Now that the original photographs have been traced the story has become even more fascinating. The picture above shows the disappearance of Yezhov from Stalin's side after his own arrest, torture and execution in 1939.

In 2002 Mr King followed this up with “Ordinary Citizens”, the book under discussion here and this year he produced “Red Star Over Russia”, published amazingly enough by Tate Publications, that traces some iconic Soviet images, the photographs on which they are based but also the changes in those photographs and the images. Again, we have a number of those last mugshots, this time of leading Communists like Zinoviev and Kamenev or important cultural figures like Isaac Babel and Vsevolod Meyerhold (the last two pictures are particularly harrowing - readers can see Meyerhold above).

Given David King’s apparent political stance it is natural for him to try to present the view that it was Stalin who destroyed the great hope of socialism and plunged the country into a bloodbath; given his honesty he cannot avoid making it clear that Stalin inherited the bloodbath, merely making it more intense.

In the Introduction to “Ordinary Citizens” David King is a little too kind to Trotsky, describing him as the “only political figure with a viable alternative to Stalinism”. World Revolution and the continuation of war communism were not only not viable, as Lenin had realized, they were potentially fully as brutal as Stalin’s rule.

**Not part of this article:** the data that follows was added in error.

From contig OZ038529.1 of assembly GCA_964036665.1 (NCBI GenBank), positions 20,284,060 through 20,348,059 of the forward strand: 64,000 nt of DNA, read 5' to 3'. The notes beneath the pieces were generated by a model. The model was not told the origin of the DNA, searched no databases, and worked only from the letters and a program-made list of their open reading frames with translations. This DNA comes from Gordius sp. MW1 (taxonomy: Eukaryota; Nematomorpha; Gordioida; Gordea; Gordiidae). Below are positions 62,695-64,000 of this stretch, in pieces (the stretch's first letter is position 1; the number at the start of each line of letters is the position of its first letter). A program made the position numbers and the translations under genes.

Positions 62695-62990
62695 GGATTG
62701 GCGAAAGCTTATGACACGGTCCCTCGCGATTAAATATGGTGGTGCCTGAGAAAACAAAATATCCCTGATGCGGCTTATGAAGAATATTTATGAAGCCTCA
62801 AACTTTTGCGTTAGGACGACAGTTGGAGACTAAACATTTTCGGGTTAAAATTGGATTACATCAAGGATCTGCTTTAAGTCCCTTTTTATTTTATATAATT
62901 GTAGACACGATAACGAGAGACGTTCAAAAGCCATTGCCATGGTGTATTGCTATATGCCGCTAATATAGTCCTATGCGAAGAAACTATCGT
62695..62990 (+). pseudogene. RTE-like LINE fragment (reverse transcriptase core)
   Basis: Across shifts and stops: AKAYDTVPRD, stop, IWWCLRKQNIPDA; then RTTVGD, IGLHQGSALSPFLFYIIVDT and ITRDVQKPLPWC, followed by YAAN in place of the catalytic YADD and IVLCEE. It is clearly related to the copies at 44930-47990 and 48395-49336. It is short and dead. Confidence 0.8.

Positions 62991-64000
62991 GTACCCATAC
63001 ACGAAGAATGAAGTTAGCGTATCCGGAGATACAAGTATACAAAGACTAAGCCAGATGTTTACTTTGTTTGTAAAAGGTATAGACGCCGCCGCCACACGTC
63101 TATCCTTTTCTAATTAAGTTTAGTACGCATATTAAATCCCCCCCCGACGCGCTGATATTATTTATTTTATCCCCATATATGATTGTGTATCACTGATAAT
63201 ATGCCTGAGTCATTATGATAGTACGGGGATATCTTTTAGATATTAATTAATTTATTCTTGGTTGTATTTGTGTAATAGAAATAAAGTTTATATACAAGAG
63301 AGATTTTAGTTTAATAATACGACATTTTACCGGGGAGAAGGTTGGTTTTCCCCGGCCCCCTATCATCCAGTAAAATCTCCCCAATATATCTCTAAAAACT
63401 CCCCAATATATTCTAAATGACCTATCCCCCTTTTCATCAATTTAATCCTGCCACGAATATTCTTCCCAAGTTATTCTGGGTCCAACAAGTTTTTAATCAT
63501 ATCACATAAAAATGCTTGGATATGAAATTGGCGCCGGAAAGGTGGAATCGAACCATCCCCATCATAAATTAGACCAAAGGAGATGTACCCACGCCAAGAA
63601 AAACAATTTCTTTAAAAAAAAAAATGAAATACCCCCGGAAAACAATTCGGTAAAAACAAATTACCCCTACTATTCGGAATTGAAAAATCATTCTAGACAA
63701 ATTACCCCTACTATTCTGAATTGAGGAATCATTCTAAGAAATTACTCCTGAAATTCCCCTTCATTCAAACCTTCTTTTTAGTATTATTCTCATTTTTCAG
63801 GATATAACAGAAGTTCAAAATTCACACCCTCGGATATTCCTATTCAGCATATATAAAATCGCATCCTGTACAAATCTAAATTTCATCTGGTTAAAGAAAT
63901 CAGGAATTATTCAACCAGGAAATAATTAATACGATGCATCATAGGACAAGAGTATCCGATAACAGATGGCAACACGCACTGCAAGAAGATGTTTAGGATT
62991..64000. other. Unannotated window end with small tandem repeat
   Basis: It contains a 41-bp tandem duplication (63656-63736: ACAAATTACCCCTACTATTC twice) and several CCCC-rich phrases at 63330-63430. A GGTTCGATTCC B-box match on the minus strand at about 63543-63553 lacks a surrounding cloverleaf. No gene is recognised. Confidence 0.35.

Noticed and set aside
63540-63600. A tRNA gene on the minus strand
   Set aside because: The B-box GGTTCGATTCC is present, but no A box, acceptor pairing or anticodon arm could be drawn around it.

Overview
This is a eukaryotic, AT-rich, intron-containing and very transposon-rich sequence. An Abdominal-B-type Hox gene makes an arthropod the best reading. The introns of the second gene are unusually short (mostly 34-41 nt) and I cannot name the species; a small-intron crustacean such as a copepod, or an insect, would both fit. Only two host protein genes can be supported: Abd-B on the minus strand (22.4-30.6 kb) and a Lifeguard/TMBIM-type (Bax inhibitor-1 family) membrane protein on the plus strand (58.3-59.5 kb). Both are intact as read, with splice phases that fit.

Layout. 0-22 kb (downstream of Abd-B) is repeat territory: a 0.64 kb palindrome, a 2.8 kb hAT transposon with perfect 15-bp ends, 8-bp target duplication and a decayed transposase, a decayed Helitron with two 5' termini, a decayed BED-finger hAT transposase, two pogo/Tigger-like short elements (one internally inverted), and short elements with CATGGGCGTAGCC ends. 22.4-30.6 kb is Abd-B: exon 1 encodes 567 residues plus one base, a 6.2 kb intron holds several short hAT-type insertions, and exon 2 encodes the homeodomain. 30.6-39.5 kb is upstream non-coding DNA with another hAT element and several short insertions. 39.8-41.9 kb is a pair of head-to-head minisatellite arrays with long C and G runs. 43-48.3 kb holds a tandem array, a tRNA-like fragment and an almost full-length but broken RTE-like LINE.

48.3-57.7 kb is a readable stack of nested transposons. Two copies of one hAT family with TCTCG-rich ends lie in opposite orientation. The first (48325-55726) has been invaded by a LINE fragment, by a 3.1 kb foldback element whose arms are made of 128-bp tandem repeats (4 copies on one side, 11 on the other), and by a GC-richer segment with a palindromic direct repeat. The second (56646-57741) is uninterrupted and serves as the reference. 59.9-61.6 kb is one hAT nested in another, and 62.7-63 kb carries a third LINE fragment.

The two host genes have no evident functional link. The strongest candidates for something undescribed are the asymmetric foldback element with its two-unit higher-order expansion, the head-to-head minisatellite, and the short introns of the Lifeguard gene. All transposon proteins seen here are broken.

As Richard Armour said in his brilliant “It All Started with Marx”: “Some people say that if Trotsky had won, things would have been different. They would, for Trotsky.” Actually, they may have been different for others as well – Trotsky was so brutal and so stubborn that he would not have been able to keep in power and the country and system together as long as Stalin did.

Interestingly, David King never mentions Nikolai Bukharin who really did have somewhat different political and economic ideas, which have fascinated historians ever since. He did not have the basic stamina or cunning to outwit Stalin either.

Nor is the author correct in saying that the Red terror, which he describes accurately as a destruction of all human decency, began with the failed attempt on Lenin’s life in 1918. From the moment the Cheka was formed it was dedicated to revolutionary terror against all and sundry.

But these are political quibbles. David King provides some interesting information and, above all, there are the pictures – those tragic haunting photographs. Tory Historian considers that all those who are convinced that there is no difference between Gordon Brown’s Britain and Communist totalitarianism should spend time studying this book of mugshots.


  1. k Says:
  2. This is heavy going to look at but fascinating. I wonder how David King got access to all these photos.

  3. King says that the photographs and related documents are now in the possession of Memorial, the organization set up in the last years of Gorbachev's rule to uncover and inform people about Soviet crimes. They would have got hold of it all in the nineties when many of the KGB archives were briefly opened.